Friday, January 3, 2003
PARKDALE — Cooper Spur Mountain Resort had to wait a little longer than expected to show off its many improvements this year.
But, now that the hills are covered in white stuff, this cozy backyard ski resort can finally strut its stuff for the ski and snowboard public.
“We’ve gotten about two feet of snow in the past week, which has helped us make up for lost time,” said Cooper Spur and Mt. Hood Meadows general manager Dave Riley, who helped facilitate $750,000 in improvements since last year.
“People are curious about the improvements, and the number of visitors has already gone up compared to last year.”
The most notable improvement at Cooper Spur this year is the 1,350-foot long Riblet chairlift, which replaces the less efficient T-bar. It reaches 350 vertical feet and can transport up to 1,200 people per hour, providing guests with a welcome change.
“We love it,” said Portland resident Doug Stringer, who owns a cabin in Parkdale and has been taking his three children to Cooper Spur for years. “My kids learned to ski on the rope tow here, and they were ready for something new. The lift seemed to come at the perfect time.”
Mertie Williams of Skamania, Wash., agrees.
“It’s nice because you don’t have to wait in line as much as before,” said the mother of two. “We have already used the new lift a bunch of times, and I’m sure we’ll be back throughout the season.”
Williams and Stringer both said that they like how Cooper Spur has maintained its familiar, “family” atmosphere despite the recent upgrades.
And that is music to Riley’s ears.
“Our goal with the improvements was not to change the tradition of Cooper Spur,” he said. “We want to attract the same guests and keep prices affordable for families. And so far, we’ve heard nothing but positive feedback.”
Also new to Cooper Spur this season are two innertubing tows, a kids’ rope tow (called a “Pony Lift”), a 2,000 square foot deck, a new rental shop and ticket office, and an upgraded cross-country trail system.
Cooper Spur employees also spent much of the past summer refinishing the lodge, both inside and out.
“It’s interesting to note that all the construction was done locally,” Riley said. “The chairlift was manufactured in Spokane, Wash., and installed by a company out of Ashland (Outback Construction). Wells Construction handled most of the lodge work, and the rest was done in house.”
Riley and his employees are understandably excited about the improvements, but the biggest beneficiaries are the guests. Three-quarters of a million dollars was spent and not one cent was added to the previous rates.
Cost for a day of fun at Cooper Spur remains at $15, while a season pass costs $99 and an unlimited family pass is just $250.
People can also purchase an “all-access” pass for $25 ($20 for kids), which allows use of the chairlift, the innertubing tows, the cross-country trails and rental equipment.
If you would like more information on Cooper Spur, visit their website at www.cooperspur.com.
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Parkdale third graders sing "12 Disaster Days of Christmas"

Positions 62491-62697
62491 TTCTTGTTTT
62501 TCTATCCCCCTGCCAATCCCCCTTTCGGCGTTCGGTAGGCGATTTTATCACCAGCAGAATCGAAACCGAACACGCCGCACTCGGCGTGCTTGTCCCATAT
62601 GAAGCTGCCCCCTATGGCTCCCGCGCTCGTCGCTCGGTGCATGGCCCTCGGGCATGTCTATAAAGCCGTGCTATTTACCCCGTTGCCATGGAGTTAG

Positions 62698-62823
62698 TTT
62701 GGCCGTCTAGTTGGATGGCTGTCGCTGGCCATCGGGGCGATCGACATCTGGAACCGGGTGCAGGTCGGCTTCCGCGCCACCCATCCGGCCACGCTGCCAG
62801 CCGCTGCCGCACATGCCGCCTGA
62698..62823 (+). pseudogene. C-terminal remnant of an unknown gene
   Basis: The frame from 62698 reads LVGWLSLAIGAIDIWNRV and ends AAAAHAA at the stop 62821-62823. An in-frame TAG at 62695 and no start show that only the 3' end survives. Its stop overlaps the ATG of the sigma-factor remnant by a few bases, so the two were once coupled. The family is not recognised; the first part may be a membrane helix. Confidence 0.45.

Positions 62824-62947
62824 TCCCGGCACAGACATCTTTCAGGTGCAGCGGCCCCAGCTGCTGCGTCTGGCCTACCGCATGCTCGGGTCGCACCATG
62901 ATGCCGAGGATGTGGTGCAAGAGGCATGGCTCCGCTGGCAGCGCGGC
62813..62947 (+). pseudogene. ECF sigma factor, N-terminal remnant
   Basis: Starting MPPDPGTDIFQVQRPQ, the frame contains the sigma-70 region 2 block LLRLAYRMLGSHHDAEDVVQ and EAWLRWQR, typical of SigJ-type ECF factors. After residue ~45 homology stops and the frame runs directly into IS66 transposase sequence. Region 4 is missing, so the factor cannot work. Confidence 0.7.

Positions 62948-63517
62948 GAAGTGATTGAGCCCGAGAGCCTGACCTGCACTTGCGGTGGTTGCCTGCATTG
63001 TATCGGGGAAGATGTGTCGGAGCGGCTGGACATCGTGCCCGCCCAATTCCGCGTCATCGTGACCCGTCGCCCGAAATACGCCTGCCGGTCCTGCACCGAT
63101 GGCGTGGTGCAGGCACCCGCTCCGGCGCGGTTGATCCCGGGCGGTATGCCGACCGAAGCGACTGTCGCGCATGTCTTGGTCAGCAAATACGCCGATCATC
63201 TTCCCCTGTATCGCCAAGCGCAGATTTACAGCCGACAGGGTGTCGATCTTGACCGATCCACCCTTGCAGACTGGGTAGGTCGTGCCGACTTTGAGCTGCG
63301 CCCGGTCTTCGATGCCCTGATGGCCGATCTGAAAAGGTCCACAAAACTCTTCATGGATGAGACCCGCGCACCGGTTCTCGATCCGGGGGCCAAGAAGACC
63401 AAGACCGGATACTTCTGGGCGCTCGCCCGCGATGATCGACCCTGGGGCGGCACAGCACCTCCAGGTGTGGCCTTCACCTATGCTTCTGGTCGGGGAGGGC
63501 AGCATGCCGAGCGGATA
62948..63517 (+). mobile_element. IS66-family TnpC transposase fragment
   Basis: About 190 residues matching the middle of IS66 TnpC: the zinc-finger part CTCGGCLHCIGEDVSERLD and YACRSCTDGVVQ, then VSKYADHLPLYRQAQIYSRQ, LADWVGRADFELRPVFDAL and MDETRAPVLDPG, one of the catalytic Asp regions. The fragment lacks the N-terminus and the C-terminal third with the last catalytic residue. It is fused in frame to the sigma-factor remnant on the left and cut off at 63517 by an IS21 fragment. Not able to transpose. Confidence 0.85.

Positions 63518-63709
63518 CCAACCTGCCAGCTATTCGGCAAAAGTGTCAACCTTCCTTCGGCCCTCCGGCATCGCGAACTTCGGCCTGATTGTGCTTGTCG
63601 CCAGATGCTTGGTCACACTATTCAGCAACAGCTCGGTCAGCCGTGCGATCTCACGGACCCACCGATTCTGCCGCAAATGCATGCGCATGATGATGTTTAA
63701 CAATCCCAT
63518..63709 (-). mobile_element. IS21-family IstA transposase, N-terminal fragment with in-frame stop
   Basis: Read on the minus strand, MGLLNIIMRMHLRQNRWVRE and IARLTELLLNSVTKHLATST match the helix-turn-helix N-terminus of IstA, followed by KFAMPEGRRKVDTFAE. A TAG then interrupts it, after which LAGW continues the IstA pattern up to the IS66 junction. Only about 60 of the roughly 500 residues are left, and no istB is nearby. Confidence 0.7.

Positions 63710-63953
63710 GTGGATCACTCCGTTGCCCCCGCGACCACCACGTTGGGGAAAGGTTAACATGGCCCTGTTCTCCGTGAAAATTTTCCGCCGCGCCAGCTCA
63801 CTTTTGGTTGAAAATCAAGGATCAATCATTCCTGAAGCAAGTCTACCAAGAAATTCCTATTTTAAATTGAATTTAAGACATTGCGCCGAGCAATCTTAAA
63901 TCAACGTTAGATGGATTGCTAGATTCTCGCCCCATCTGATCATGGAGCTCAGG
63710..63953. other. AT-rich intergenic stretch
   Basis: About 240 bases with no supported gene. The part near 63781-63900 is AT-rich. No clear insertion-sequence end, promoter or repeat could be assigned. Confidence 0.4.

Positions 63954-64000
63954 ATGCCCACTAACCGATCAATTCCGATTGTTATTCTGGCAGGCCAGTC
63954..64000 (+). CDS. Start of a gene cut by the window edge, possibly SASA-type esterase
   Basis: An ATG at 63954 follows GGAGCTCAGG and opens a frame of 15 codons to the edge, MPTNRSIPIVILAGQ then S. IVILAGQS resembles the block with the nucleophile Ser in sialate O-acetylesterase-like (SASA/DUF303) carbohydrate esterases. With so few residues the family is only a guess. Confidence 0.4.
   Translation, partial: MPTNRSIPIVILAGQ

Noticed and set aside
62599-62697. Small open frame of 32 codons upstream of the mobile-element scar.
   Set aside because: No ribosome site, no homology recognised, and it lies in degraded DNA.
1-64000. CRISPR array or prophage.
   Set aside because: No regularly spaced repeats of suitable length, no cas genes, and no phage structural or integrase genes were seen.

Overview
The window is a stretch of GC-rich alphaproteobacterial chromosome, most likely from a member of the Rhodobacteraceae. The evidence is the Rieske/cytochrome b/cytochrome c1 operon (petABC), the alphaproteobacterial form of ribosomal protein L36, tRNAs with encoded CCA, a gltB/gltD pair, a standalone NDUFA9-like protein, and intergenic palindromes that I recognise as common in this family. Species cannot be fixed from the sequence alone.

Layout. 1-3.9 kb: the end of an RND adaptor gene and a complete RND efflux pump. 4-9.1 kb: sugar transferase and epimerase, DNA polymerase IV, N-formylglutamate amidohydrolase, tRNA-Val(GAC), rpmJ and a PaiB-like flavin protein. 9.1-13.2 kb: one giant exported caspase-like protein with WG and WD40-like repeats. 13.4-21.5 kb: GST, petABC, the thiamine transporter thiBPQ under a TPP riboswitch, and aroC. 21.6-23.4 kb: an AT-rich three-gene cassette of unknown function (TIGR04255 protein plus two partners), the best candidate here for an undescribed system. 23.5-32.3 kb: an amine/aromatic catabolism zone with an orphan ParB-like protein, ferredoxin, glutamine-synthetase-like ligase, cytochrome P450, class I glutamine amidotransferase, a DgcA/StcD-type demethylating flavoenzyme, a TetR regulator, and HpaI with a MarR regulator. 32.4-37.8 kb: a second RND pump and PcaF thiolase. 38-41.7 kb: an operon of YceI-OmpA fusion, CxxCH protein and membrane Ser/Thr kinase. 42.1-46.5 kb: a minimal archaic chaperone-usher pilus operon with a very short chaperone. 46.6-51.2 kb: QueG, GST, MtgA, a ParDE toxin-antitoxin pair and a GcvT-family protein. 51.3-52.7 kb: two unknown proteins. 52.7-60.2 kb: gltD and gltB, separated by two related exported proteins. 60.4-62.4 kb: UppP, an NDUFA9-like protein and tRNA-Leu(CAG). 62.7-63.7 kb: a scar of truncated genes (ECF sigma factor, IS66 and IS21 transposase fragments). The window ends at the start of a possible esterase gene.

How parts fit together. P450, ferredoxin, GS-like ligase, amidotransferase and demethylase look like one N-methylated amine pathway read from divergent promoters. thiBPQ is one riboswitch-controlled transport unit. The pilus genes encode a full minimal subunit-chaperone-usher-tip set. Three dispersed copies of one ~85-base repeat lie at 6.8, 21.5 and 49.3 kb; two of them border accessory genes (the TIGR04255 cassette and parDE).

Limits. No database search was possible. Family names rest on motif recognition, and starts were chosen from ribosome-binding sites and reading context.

Welcome to your sing-able Christmas gift list. What follows is an emergency rendition of “12 Days of Christmas” – for outfitting your home or car in case of snow storm, earthquake, flood or other emergency. Read it as a simple list, or sing it to the tune of “12 Days” – you know, as in “ … and a partridge in a pear tree…” Not to make light of it, but the song is a familiar framework for a set of gift ideas that you could consider gathering together, even if the recipient already owns items such as a bunch of coats, tire chains and flashlights. Stores throughout the Gorge are stocked up on all these items. Buying all 12 days might be prohibitive, but here are three ideas for checking any of the dozen off your list (notations follow, 1-12.) The gift items needed to stay warm, dry and safe are also coded to suggest items in your abode (A) in your car (C) or both (B). 12 Gallons of Water (A) 11 Family meals (B) 10 Cans of propane (A) 9 Hygiene bags (B) 8 Packs of batteries (A) 7 Spare coats (B) 6 Bright red flares (C) 5 Cozy blankets (B) 4 Tire chains (C) 3 Flashlights (B) 2 cell phone chargers (B) 1 And a crush-proof first aid kit (B) Price ranges? Here’s a few quotes for days Three, Two, Four and Nine: n A family gift of flashlights (three will run $15-30, Hood River Supply, Tum-A-Lum) n Cell phone chargers (two will run $30-60) n Tire chains (basic set, $30, Les Schwab, returnable if unused for the winter) n Family meals ($100 or so should cover the basics for three or four reasonably well-fed days) n The home kit should be kept in a handy place near an exit, and remember that water needs to be replenished every few months. If you have a solid first aid kit already, switch out the gift idea with “and-a-sto-o-u-t- tub-for it-all …” Otherwise, it’s a case of assembling your home or car kits and making sure all members of the family know what the resources are and how to use them (ie flares and propane). Emergency situations are at worst life-threatening, at best deeply uncomfortable if you and your family are left without power for an extended period, or traveling and find yourself in a situation where you need to wait out a storm, lengthy traffic delay, or other crisis. Notes on the 12 gift ideas: 12 – Gallons of water: that’s one per person in a four-member family to last for three days, the recommended minimum to be prepared for utility outages. 11 – Easy-open packaged goods, energy bars, dried food and nuts are good things to include for nutrition. Think of what your family of four needs for three days to stay fortified and hydrated (see number 12). Can-opener also recommended 10 – If you have a propane camping stove, keep extra fuel handy. 9 – Hygiene bags: put packaged moistened towelettes, toilet paper, and plastic ties in large garbage bags (for personal sanitation) Resource list courtesy of Hood River County Emergency Management, Barbara Ayers, manager/ 541-386-1213. The county also reminds residents to Get a Kit, Make A Plan to connect your family if separated, and Stay Informed. See www.co.hood-river.or.us to opt-in for citizen alerts. Enlarge